Monday, January 30, 2006

Edward Lazear is the new CEA head

Edward Lazear, an economist at Stanford University, will be the new head of President Bush's Council of Economic Advisors.

The part of Lazear's work that I am most familiar with is his research on labor markets. One of his particularly interesting insights is an explanation for why companies are willing to pay ridiculous salaries to their CEOs and pay a lot less (in relative terms) to other VPs and executives that are probably just as important to the company's success. Lazear argues that the million-dollar salaries are not based on the productivity of the CEO, but rather serve as an incentive for all of the executives below the CEO to work harder to try and become the CEO one day. As Lazear himself explains: "The CEO gets to enjoy the money, but it's making everybody else work harder."

This article gives a good summary of his argument about CEO salaries, and Tyler Cowen gives a great overview of Lazear's research with this Marginal Revolution post.


Anonymous said...

By Daniel

I find this theory very interesting. I did not question,as i am sure many people did not, the reasoning behind the huge CEO salary. I thought, 'he is at the top, so he should get the most money'. However, I found Lazear's point convincing. Knowing that people respond to incentives, a huge salary is a huge incentive to try to become CEO. This would make all of the workers right below the CEO work very hard to earn the prized position.
I also found Lazear's second point equally important. In many companies, it would not pay off to offer large salary increases for each ascending position. Most companies benefit from cooperation. Although competition usually helps production, it can cause problems if the employees resort to sabotage. While the large salary for the CEO may work, it probably would not prove effective for all positions in the company.

Carl Youngdale said...

I can see the reasoning behind the incentives explanation. By looking at America's major corporations, we know that CEOs are more of a figurehead than an actual cog in the gigantic gear system of the company. just like the Queen of England, she really doesn't do anything, Parliament does, but she is the richest woman in England. (Well, actually, J. K. Rowling is reported as being richer than the Queen, but you get my point). So, if I was next in line to Bill Gates himself, I would work extra hard so that maybe in the future, I could be worth 90 billion dollars.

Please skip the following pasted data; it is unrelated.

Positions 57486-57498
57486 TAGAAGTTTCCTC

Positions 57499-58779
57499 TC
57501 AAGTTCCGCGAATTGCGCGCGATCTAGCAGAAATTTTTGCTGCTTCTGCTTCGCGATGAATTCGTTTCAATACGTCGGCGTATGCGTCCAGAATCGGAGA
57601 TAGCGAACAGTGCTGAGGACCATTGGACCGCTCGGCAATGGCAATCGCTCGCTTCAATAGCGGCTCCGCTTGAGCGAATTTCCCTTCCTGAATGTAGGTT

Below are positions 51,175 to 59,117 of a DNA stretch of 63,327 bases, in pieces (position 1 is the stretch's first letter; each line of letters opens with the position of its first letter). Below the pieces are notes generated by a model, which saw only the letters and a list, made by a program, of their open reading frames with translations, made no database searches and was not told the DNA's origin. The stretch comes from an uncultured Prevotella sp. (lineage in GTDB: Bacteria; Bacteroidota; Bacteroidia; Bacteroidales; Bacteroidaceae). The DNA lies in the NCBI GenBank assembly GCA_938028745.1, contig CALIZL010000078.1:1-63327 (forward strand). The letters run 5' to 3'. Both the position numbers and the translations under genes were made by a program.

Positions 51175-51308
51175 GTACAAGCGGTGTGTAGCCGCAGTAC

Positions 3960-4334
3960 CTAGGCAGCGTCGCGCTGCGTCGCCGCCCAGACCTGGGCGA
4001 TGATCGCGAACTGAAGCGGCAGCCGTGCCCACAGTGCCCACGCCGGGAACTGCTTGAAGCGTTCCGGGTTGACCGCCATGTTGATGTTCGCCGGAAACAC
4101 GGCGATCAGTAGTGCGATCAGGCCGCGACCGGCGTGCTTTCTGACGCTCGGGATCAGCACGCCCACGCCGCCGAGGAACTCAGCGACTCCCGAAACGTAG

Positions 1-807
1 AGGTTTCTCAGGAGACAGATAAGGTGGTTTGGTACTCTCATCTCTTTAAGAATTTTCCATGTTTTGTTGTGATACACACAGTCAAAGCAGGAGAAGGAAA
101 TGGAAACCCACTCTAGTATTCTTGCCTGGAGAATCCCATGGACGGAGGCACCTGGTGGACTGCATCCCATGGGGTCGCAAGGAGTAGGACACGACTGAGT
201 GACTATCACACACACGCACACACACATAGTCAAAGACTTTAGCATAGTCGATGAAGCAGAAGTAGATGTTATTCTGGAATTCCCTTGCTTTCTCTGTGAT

Anonymous said...

I find Lazear's theory interesting as well. However, I think his theory applies mostly to public companies where the salaries are closely watched by board members and stockholders. Over the summer, I worked for a family-owned private company. I noticed that the salaries of the CEO and the President/Chairman were much higher than those of the General Manager or VP of Marketing. Having such a high salary does not encourage others to want to be the next CEO or President, because neither executive position will be available any time soon. The workers know that there is little chance to rise in the company, but the family balances this with added benefits. This company is an exception, but it just points out that Lazear's theory is not as simple as it seems.

-TOPHURKI (chris hellmann)

Elisabeth Bentley said...

I would have never thought to have evaluated such salaries, but it is a valid notion Lazear makes. I mean, thinking about CEO's, they mostly dress well, keep up the appearances, do a little business work, and soak up the cash. But when you think of it as an incentive, I'm in total agreement. By making the highest position appealing to all workers, it makes them strive for such a high (and for most an impossible) position.
Actually, it reminds me of how Walker gives seniors such privileges. Maybe, it's to make the younger grades desire such a year, thus deterring them from wanting to leave before their final year at walker... tricky murphy, tricky.
All in all, Lazear's proving to be pretty well qualified for the job.

Anonymous said...

A large salary for the CEO is a good incentive for those lower in the chain. I also think its about the image of the CEO. If he gets a large salary it shows strength in the company. Alot of times you hear about CEOs taking salary cuts when the company is starting to go under. The salary shows the stability and strength stockholders want to see.